On September 15, the World Trade Organization will release interim findings to the parties in its ongoing review of U.S. aircraft subsidies. The case was launched by European governments in response to a prior U.S. complaint that commercial-transport producer Airbus has received prohibited trade subsidies. Although the interim findings are supposed to be confidential, European governments will immediately leak the results to friendly media in an attempt to put their side of the issue in the most favorable light. But that will take some fancy footwork, because the WTO will not find that U.S. aircraft subsidies are anywhere near as massive or predatory as European subsidies.
You don’t need to see the confidential interim report to know that will be the outcome. Anyone who has followed the wrangling between U.S. proponents of Boeing and European proponents of Airbus before the WTO can see that Airbus probably would not exist at all without continuous, trade-distorting subsidies since its inception in 1970. Here’s what the WTO said in its final ruling on the U.S. complaint:
1. “The [European Community] and the governments of France, Germany, Spain and the United Kingdom have, through the use of specific subsidies, caused serious prejudice to the United States’ interests.”
2. “Airbus’ market share is directly attributable to its ability to sell and deliver in the [European Community], and relevant third country markets, large commercial aircraft which it would not have available but for the subsidies.”
3. “Had Airbus successfully entered the large commercial aircraft industry without subsidies, it would be a much different, and we believe much weaker large commercial aircraft manufacturer… The United States’ large commercial aircraft industry, at a minimum… would have a much larger market share.”
The World Trade Organization called on European governments to withdraw prohibited subsidies, especially launch aid that it characterized as “unsecured loans granted to Airbus on back-loaded and success-dependent repayment terms, at below-market rates.” We know that such language will not appear in the interim findings on the European case against U.S. subsidies, because the Europeans did not even allege that such subsidies exist in the United States. Instead, their representatives sought to stitch together a morass of disconnected federal, state and local provisions into a grand conspiracy theory of U.S. aid for Boeing that is transparently false.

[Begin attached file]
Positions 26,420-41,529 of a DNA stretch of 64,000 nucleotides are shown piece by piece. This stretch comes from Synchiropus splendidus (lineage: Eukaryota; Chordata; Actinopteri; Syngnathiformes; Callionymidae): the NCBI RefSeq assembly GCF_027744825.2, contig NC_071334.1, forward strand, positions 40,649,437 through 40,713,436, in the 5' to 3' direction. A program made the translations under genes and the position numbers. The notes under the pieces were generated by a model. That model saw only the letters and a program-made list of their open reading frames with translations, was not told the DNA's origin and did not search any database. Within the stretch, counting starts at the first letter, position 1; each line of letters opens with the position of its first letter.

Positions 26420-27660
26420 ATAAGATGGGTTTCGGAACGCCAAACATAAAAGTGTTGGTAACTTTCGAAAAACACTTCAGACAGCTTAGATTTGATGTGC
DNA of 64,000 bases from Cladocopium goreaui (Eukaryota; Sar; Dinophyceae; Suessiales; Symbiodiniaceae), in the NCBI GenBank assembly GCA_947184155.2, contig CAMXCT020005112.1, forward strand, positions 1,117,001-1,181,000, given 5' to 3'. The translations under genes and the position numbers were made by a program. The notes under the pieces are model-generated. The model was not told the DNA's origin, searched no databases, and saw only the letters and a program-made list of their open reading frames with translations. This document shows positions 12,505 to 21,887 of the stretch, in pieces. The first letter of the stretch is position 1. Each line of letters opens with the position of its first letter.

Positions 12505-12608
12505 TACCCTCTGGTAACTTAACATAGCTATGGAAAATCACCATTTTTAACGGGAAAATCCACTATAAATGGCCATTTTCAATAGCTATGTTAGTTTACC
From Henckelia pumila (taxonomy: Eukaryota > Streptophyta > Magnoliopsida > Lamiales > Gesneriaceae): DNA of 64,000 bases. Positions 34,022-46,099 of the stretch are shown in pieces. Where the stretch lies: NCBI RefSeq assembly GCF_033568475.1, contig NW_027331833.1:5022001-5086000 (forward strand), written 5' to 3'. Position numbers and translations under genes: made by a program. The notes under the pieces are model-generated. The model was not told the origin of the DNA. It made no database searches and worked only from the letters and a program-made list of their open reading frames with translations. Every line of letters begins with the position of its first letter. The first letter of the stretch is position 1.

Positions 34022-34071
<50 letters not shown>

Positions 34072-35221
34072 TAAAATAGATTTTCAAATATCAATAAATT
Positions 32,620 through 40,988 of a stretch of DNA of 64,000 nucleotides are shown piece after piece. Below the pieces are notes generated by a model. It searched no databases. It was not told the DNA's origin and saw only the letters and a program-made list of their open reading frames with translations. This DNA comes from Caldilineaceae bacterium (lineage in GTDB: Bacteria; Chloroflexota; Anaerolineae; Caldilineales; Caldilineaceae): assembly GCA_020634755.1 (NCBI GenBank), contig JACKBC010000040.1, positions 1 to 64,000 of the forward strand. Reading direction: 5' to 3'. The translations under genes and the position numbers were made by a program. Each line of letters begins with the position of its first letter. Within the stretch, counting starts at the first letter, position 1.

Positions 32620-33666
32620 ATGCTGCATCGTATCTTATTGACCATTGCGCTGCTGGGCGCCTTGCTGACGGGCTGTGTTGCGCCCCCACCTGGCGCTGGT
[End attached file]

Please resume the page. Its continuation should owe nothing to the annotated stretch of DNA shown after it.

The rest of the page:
For instance, the Europeans portray Pentagon and NASA contracts with Boeing as hidden subsidies, when in fact they are just standard agreements to pay Boeing in return for products or services delivered. The losses that Boeing has suffered on federal contracts where it failed to deliver as specified prove the government isn’t intent on helping the company. The Europeans also complain about modest state-level aid in the U.S. that (unlike launch aid) requires companies to develop and deliver products before receiving benefits — while failing to mention that Airbus parent EADS has tapped such aid in several states. WTO experts are smart enough to see that such measures barely impinge on trade treaties at all, and certainly do not create the kind of market distortions produced by European launch aid. So Airbus will need to be real creative in trying to make the latest WTO findings sound like good news.
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